There were no vocal tricks, or attempts to polish his voice to sound like something it wasn’t, he firmly leaned into an oft-incoherent sound over vibrant synth-driven productions. Today, artists like Uzi (and his many offshoots) have Keef to thank for first popularizing the sound. What’s clear now wasn’t so apparent in 2013: Keef was a maverick who followed the beat of his own drum. He wasn’t going to be tied down by label constraints or conventions of who was allowed to harmonize, and he’s become an icon for just doing him.
There’s a reason Phonte was so adamantly against The New York Times’ assertion that Drake is why rappers are singing. Phonte, who was rapping and singing as early as 2004, is one of Drake’s heaviest influences by the Toronto artist’s own admission. Former Little Brother producer 9th Wonder told Combat Jack that “without Phonte, there is no Drake. And Drake knows this.”
The two artists share a generally relaxed, confident delivery and a knack for filtering thoughtful, inquisitive introspection into social media-worthy nuggets. Phonte’s work as half of the Foreign Exchange showed a young Drake the blueprint to both rap and sing to his heart’s content, without guilt.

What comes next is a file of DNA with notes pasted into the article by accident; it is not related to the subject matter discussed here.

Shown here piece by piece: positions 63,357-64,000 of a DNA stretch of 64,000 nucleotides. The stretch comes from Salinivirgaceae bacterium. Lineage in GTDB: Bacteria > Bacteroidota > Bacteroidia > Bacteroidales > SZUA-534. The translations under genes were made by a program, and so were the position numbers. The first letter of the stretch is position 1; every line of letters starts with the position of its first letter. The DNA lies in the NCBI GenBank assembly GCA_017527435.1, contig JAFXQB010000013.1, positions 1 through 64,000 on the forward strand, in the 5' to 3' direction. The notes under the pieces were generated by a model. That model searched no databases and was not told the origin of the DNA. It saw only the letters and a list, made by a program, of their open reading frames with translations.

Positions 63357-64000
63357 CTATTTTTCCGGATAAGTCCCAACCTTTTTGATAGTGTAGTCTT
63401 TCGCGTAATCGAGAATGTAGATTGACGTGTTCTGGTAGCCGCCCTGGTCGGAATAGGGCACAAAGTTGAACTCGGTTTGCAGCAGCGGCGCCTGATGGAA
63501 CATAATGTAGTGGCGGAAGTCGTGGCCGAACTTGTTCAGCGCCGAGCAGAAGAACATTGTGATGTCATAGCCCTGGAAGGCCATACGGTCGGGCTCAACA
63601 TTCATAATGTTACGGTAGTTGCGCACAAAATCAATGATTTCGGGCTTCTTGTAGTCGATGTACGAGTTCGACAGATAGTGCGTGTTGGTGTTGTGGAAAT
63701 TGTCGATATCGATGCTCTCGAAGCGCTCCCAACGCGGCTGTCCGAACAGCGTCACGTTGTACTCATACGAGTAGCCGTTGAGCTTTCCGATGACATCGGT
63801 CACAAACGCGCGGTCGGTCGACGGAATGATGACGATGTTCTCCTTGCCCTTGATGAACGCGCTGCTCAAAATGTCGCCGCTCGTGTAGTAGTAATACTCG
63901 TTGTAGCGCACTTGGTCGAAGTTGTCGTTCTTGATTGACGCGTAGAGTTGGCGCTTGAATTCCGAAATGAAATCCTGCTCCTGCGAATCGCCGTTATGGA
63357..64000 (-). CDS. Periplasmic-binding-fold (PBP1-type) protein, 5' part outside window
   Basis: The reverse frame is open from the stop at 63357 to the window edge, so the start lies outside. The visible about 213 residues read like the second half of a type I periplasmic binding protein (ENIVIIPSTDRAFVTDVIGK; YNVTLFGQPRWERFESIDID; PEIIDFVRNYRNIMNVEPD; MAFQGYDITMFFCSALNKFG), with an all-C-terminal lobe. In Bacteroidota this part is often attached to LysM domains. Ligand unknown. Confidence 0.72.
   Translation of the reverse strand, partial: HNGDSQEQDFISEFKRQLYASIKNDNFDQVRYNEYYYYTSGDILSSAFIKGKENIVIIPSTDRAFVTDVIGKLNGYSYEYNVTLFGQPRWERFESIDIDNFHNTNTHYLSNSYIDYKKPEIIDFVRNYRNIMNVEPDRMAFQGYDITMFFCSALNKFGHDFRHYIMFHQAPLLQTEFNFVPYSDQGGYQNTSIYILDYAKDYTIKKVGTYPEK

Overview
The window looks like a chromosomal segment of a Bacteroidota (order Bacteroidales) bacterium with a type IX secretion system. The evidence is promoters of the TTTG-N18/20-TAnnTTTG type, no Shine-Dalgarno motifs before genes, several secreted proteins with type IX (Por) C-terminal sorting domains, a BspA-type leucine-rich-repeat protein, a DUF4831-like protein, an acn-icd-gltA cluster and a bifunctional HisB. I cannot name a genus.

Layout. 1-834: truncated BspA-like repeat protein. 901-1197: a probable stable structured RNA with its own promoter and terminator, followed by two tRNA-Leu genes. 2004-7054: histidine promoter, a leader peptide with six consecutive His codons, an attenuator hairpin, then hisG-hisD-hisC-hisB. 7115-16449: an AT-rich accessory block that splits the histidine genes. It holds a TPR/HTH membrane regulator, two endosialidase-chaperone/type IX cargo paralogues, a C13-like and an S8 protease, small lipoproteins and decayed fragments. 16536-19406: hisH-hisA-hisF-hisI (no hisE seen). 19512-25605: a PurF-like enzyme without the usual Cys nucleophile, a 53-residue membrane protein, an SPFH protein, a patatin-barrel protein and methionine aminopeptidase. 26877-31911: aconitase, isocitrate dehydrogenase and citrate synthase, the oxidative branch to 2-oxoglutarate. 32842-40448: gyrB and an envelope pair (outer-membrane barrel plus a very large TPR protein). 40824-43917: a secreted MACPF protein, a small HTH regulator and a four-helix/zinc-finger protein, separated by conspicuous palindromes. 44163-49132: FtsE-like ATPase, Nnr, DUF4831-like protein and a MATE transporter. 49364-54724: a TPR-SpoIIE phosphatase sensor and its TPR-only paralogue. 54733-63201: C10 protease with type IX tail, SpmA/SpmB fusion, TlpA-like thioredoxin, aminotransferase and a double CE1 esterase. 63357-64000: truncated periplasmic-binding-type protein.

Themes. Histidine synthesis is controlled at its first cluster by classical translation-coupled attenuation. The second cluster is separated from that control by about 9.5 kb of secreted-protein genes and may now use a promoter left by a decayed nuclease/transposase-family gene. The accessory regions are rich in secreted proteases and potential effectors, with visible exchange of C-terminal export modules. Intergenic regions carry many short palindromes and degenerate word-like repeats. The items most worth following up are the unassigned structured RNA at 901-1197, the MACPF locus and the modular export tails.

But Phonte and Little Brother’s impact doesn’t stop at Drake. They have said that their name is derived from being figurative little brothers to their hip-hop predecessors. The trio paid that idea forward by inspiring a new generation of “everyman” artists like J. Cole, Wale, Kendrick Lamar, and others who Phonte has received praise from. So much of the early 2000s’ most popular rap was either turn-up fodder or bulletproof depictions of hypermasculinity, and it was harder to find music outside the Billboard bubble during the internet’s adolescence.